Social context and peer socialization of depression, self-injury, and suicide; interpersonal behavior; ethics and professional training issues
My primary line of research applies a developmental psychopathology lens to understanding the social context of adolescent internalizing distress and self-destructive behaviors. This work takes a multimethod approach, incorporating observational, physiological, ecological momentary assessment (EMA), and self- and friend-report measures. I am particularly interested in understanding the interpersonal and behavioral mechanisms that help to explain why: a) some distressed adolescents experience an erosion of social support over time (e.g., reduced friendship quality, rejection) and b) some friends of distressed adolescents become increasingly distressed themselves (e.g., peer influence, socialization / contagion effects). This work largely focuses on adolescents’ maladaptive interpersonal behaviors and emotion regulation strategies as exhibited during interactions with friends.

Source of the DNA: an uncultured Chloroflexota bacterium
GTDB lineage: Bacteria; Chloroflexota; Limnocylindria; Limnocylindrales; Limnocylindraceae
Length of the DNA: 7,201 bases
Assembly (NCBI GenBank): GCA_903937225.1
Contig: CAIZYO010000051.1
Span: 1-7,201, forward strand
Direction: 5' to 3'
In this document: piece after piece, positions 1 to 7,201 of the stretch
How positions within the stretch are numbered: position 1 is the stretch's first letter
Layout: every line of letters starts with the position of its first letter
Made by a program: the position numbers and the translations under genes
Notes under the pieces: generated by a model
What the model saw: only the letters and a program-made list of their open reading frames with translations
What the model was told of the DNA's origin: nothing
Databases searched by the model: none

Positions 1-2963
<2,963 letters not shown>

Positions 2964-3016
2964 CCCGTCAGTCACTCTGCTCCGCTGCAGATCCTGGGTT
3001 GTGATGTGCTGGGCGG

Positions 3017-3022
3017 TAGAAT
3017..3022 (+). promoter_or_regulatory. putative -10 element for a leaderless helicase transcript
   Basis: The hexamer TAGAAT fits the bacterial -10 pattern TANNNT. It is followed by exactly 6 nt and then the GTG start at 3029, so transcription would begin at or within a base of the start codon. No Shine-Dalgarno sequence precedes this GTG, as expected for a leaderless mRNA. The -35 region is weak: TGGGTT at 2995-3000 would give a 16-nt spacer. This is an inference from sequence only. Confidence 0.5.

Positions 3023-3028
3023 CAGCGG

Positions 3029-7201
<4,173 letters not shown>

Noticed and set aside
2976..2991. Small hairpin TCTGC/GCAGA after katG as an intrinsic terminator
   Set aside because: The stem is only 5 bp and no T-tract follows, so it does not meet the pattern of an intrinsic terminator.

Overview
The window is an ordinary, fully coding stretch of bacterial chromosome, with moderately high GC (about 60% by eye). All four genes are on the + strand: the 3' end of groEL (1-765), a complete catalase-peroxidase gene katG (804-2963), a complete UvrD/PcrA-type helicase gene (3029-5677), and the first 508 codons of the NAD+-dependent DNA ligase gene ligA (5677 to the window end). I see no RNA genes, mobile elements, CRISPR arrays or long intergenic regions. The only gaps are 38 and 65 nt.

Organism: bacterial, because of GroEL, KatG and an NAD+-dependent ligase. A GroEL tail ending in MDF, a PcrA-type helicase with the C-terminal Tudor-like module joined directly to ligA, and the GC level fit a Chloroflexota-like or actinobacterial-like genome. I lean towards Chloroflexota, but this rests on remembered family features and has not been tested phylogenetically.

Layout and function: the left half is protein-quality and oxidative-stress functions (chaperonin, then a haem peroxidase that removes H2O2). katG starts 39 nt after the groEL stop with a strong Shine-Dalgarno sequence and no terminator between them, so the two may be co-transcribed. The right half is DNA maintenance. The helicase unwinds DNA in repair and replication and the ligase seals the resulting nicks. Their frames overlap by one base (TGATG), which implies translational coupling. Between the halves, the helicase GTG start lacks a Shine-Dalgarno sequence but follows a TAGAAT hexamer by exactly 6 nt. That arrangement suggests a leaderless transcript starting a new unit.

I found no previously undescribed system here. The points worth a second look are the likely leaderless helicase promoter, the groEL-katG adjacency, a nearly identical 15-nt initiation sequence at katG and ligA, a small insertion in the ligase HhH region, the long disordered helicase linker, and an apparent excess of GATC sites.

A second line of research focuses on ethics and professional issues in training the next generation of psychologists. This work is grounded in a communitarian, multicultural, and social justice framework and emphasizes psychologists’ ethical responsibilities regarding self- and colleague-care. I am especially interested in understanding how trainees acquire ethical knowledge, awareness, and skills, and how training programs can best support trainees who are struggling with competence problems.
An emerging area of work brings what we are learning in the lab into our community as we implement and evaluate: a) evidence-based social and emotional learning (SEL) curricula in schools, and b) mindfulness-based prevention programming to reduce burnout and increase resilience and competence in health care trainees and professionals.